1) With your arm bent at 90 degrees flexion at the elbow, keep the upper arm (bicep/tricep) level with the floor and raise the lower arm (forearm) up from horizontal to vertical while pulling resistance with your hand (Like you are waving) This is much harder to describe than demonstrate, the upper arm should pivot like an axle, the lower arm moves back and forth.
2) Do the same exercise with your upper arm vertical (at your side), your lower arm swings back and forth, pulling the weight. You should do this pulling forward and backward.

If you have health insurance, go see the bone doc, get examined, and go to physical therapy and let the pros work with you. If you see a doc and he immeadiately suggests surgery with no attempt at PT, get a second or third opinion.

If you try this on your own, do your research and go slow, twice a week to start, and absolutely no more than five pounds resistance, I've been doing them for years and I use ten pounds. This is more of a high rep thing, 10-12 reps, if you can't do that many, lower the weight at first. Heck, just try it with the weight of your arm and see if that makes you sore, if you hear stuff clicking and popping, see the doc.

Take-a-knee
2007-01-29, 20:39
HD, here's a link that shows some exercises with dumbbells. As you'll notice this guy is an animal and he's using a small dumbbell.

http://www.bodybuilding.com/fun/likness22.htm

Hollowdweller
2007-01-29, 21:57
Thanks for this info. It seems to be getting better maybe a few of the exercises will help it.

Take-a-knee
2007-01-29, 22:43
HD, re reading your post I noticed you said you were digging post holes. I'm 47 now, and I've done stuff many times through the years and injured myself like that, usually from doing something repetively that I don't routinely do, like digging post holes, for example. I now treat something very physical/strenuous like working out, all of us know not to go to the gym and do curls for six hours. I realized that I probably shouldn't dig post holes for six hours unless I've been doing it a lot lately and worked up to it. In other words, if I can't get it done in one hour, I take a break and do something else, maybe wait until the next day. If that isn't possible I consider renting some sort of machine. Good luck. Also Glucosamine may be of some benefit, it can' hurt.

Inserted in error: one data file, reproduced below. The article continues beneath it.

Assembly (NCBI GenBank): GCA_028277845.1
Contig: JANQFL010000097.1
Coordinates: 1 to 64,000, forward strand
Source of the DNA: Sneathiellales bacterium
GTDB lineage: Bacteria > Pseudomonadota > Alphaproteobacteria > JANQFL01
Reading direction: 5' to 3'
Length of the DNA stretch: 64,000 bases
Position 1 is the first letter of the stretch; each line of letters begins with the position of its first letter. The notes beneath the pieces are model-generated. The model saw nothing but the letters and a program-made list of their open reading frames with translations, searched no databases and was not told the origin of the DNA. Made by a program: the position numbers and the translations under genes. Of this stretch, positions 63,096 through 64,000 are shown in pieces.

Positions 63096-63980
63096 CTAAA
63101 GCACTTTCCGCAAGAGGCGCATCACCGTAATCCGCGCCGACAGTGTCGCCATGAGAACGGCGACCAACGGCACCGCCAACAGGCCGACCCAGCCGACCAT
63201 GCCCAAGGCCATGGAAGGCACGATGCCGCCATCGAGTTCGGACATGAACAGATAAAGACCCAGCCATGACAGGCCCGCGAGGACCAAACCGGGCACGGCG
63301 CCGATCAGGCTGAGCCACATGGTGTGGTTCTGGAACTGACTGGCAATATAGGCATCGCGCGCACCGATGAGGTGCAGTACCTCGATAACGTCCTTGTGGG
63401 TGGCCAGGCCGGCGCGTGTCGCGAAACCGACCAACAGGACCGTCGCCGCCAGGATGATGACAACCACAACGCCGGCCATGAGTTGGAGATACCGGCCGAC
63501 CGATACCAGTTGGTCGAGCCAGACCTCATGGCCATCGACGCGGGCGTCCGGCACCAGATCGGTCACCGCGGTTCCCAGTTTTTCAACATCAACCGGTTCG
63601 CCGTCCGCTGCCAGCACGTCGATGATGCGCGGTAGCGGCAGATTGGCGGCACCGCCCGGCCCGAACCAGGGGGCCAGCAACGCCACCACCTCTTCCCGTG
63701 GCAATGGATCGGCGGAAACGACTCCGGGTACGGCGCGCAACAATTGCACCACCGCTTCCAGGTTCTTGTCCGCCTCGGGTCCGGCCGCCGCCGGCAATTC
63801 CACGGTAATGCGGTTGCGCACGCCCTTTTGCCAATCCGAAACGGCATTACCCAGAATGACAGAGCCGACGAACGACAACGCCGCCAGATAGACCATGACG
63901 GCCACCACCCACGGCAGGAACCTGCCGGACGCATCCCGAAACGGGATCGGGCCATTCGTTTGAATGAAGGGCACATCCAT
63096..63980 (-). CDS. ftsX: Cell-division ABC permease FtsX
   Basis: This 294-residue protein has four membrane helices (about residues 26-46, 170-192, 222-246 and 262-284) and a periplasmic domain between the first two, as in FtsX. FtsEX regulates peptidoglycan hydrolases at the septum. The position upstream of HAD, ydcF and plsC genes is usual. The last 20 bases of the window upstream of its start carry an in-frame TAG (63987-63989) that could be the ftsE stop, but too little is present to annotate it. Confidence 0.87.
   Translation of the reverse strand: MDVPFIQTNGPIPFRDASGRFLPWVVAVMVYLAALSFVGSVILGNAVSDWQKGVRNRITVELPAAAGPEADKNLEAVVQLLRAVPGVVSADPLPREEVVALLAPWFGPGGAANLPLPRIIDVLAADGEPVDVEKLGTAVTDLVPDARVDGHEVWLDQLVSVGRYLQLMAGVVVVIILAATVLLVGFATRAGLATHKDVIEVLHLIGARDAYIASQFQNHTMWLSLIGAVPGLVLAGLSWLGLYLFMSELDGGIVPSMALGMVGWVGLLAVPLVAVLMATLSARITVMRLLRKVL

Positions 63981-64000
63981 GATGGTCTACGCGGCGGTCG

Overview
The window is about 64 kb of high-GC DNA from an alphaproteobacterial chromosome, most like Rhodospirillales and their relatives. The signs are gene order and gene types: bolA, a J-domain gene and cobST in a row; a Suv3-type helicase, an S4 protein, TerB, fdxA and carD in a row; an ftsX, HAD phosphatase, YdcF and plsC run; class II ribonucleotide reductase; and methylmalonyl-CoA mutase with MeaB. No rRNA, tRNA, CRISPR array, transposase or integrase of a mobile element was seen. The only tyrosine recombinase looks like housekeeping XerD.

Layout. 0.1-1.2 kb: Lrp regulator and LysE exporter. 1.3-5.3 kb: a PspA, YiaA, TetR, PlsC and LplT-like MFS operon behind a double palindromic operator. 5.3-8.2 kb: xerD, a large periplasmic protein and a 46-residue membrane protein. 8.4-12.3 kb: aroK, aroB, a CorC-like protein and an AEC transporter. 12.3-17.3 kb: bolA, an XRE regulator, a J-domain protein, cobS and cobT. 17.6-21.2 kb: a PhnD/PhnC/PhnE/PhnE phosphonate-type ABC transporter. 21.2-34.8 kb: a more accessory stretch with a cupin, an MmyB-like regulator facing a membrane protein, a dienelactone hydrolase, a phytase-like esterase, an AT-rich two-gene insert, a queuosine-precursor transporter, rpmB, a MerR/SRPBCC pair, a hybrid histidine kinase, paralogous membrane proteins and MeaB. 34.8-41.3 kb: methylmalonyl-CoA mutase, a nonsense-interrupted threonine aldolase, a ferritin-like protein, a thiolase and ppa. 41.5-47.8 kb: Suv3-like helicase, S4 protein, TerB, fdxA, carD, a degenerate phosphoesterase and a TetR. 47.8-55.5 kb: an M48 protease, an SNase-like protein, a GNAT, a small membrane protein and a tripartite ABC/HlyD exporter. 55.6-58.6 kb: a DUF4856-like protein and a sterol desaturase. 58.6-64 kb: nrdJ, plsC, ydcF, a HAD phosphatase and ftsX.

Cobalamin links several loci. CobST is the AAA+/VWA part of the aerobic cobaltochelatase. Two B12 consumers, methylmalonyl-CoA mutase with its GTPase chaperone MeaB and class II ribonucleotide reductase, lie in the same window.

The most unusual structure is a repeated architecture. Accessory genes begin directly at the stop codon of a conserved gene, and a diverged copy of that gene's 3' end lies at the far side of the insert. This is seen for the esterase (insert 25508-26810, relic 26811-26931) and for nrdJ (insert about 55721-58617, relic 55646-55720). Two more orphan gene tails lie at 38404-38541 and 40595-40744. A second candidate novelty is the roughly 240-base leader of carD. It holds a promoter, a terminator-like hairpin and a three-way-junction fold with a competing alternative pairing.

Iceman
2007-01-30, 01:15
HollowDweller, I agree about the bag width problem at the shoulder. I have toyed with the idea of sewing up a wedge to zip into my winter bag. Something wedgeshaped to blow the top of the bag/shoulder area out a bit, and narrow to just a tiny sliver at the foot end. My barrel chest and shoulders is my main problem. Size 54R in a jacket, makes mummy bags nice and tight. Summer bags are a "who cares" cause I usually leave them unzipped anyway.

Hollowdweller
2007-01-30, 12:08
HollowDweller, I agree about the bag width problem at the shoulder. I have toyed with the idea of sewing up a wedge to zip into my winter bag. Something wedgeshaped to blow the top of the bag/shoulder area out a bit, and narrow to just a tiny sliver at the foot end. My barrel chest and shoulders is my main problem. Size 54R in a jacket, makes mummy bags nice and tight. Summer bags are a "who cares" cause I usually leave them unzipped anyway.

Your predicament is totally like mine. I tried sleeping totally zipped up, and then tried it with a fleece on a glove on the zipper side hand, and a hat with ear flaps and the latter setup resulted in better sleep!